Following up on the critically acclaimed 2014 album, Foundations of Burden, Arkansas doom metal band Pallbearer have delivered another contender for metal album of the year with Heartless. My first exposure to the band was during their stint on the 2015 Decibel Tour, along with Converge, At The Gates, and Vallenfyre. I was overtaken by the wall of low tuned heavy guitars and how they contrasted against melodic, soaring vocals. Expanding upon their doom metal sound with progressive elements and stronger melodies from vocalist/guitarist Brett Campbell, the seven tracks presented are as catchy as they are heavy.

Opener "I Saw The End" is a six minute romp with a chunky rhythm section and soaring leads that can be almost 90's alternative-esque at points. The guitar harmonies by Campbell and Devin Holt are mesmerizing and contrast each other well. The production by Joe Barresi (Queens of the Stone Age, Tool, Melvins, Soundgarden) gives the overall album a grungy and dirty feel. Drummer Mark Lierly pounds away in time, never sounding too flashy or polished but serving the songs as need be. "Thorns" opening riff may very well be the heaviest riff on the album, while the palm muted verse riffs tread towards Torche waters. The heavy takes a seat during the track's midpoint while an ambient, guitar based bridge comes to the forefront. Another heavy highlight is found on the track "Cruel Road". The seven minute assault never truly lets up, increasing in intensity until the songs final moments. The triple vocal attack of Campbell/Holt/Rowland screaming:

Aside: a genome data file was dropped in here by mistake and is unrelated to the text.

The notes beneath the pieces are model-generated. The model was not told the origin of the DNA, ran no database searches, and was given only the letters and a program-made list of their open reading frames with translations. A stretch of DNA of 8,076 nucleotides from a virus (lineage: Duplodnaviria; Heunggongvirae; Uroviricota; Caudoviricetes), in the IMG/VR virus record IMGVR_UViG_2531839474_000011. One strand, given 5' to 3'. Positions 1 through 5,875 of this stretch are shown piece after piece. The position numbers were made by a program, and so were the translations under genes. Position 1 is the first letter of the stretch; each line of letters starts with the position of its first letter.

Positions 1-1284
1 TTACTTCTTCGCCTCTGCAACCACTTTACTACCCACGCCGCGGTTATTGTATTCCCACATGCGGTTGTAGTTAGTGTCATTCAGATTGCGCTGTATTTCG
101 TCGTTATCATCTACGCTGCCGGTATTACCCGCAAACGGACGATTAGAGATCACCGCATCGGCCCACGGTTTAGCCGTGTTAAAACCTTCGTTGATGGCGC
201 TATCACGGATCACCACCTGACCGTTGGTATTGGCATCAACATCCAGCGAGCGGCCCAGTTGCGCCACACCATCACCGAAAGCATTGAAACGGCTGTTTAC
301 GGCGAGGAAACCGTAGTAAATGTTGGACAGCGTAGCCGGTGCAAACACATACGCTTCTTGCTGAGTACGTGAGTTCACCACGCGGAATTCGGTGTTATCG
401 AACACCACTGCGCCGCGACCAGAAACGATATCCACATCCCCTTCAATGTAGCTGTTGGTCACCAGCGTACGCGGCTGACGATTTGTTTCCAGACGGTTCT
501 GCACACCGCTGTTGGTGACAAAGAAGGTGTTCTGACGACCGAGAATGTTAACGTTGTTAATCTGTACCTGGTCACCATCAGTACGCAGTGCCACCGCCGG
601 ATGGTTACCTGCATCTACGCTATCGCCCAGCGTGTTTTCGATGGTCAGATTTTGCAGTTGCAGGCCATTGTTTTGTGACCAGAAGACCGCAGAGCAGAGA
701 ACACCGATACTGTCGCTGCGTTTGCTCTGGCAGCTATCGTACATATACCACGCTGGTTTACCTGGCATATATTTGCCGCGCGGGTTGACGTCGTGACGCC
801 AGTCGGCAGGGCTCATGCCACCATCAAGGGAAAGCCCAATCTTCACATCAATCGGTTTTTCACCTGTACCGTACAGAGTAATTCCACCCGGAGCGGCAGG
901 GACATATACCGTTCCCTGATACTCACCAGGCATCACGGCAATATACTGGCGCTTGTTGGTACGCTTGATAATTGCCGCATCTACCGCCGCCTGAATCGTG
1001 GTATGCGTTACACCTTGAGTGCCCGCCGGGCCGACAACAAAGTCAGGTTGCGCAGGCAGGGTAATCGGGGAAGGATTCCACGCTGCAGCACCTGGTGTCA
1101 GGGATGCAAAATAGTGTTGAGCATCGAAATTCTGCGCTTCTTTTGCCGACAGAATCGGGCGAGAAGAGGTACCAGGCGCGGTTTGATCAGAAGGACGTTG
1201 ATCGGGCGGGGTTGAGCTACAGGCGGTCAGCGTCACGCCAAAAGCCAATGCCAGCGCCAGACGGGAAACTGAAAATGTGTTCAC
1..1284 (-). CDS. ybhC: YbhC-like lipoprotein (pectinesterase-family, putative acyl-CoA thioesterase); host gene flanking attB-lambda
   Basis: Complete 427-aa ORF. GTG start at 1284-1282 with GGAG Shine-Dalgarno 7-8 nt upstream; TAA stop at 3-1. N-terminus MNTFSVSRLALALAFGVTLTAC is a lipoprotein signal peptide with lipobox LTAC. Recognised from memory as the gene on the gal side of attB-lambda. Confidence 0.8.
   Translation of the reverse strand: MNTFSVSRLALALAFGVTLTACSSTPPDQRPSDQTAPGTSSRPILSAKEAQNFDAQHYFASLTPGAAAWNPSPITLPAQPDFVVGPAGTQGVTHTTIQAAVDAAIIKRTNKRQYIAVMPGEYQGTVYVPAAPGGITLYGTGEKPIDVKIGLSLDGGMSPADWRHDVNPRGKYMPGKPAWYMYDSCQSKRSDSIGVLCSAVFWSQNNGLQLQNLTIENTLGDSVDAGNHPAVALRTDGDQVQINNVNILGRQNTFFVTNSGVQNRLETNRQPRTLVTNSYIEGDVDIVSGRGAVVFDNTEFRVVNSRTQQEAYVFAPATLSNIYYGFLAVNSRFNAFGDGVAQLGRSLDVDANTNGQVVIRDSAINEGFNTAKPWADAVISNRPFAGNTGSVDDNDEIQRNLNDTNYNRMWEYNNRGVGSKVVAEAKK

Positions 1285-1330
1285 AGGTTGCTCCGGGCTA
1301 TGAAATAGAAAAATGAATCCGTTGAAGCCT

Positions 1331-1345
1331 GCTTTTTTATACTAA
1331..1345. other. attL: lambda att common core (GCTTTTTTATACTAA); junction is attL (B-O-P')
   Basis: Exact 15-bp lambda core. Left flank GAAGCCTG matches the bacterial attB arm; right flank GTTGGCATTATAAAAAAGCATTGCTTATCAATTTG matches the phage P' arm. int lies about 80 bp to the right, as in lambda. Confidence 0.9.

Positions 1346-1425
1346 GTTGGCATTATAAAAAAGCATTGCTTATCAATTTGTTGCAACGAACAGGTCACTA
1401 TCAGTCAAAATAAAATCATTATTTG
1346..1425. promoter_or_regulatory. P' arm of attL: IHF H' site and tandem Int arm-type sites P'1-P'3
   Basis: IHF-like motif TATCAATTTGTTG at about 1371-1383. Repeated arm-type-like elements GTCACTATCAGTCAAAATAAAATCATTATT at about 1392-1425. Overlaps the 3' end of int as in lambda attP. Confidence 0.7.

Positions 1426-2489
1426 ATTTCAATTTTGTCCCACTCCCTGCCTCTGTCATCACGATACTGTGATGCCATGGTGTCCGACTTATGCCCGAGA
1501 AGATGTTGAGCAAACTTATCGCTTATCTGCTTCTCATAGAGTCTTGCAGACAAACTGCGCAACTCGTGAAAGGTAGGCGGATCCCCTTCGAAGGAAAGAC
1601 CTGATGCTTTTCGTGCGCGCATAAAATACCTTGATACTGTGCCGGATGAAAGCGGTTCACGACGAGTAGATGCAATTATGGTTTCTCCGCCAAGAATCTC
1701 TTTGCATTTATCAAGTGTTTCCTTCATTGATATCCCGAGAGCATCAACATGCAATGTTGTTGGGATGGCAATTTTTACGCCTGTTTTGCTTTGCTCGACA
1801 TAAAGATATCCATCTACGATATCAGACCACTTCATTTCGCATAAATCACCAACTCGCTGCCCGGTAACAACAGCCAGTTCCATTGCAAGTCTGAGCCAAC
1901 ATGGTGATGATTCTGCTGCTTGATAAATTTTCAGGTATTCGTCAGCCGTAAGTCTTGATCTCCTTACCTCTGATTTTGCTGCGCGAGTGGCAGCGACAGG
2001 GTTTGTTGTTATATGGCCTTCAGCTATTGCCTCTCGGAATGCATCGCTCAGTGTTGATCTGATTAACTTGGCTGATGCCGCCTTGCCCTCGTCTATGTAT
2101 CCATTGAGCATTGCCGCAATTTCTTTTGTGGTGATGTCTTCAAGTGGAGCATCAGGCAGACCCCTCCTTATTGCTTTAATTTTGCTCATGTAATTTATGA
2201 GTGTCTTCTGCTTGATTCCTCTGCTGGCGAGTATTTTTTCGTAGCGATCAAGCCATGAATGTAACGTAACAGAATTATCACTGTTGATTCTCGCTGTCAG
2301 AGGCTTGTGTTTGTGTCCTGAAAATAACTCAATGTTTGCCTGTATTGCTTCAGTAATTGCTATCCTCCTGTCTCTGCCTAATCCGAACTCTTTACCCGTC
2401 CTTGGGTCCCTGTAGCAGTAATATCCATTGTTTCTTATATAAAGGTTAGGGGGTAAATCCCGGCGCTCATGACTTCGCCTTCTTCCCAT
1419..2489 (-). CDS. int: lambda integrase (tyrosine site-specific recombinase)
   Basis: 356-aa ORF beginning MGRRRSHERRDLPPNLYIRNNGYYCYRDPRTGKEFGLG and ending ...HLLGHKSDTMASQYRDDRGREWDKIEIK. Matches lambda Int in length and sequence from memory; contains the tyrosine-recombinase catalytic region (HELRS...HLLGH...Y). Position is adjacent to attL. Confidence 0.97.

Until My Body Collapses
On The Cruel Road

Both Campbell and bassist Joe Rowland take on synthesizer duties to provide moments of ambience and post rock sensibility throughout Heartless, which is most evident on the beginning of "Dancing In Madness", where a two minute slow jam is accompanied by a wall of spacy synthesizer before the band increases in intensity for the remainder of the 12 minute track. Campbell's vocals are extremely strong, often being complimented with three part harmonies to really pop against the down tuned, chunky riffs. Much like Mastodon did shortly after their 2004 album Leviathan, Pallbearer has begun to show the signs of transitioning into the heavy rock spectrum, but that's realistically only apparent for the genre labelers out there. The sound is most definitely catchier, but make no mistake, this is a heavy album.

Overall, fans of the band that are hoping for a fantastic followup will definitely be satisfied. Heartless is released on March 24th via Profound Lore, and can be preordered at the attached link. Vinyl junkies be warned, the entire pressing is SOLD OUT with the exception the traditional black variant. Listen to "Thorns" below: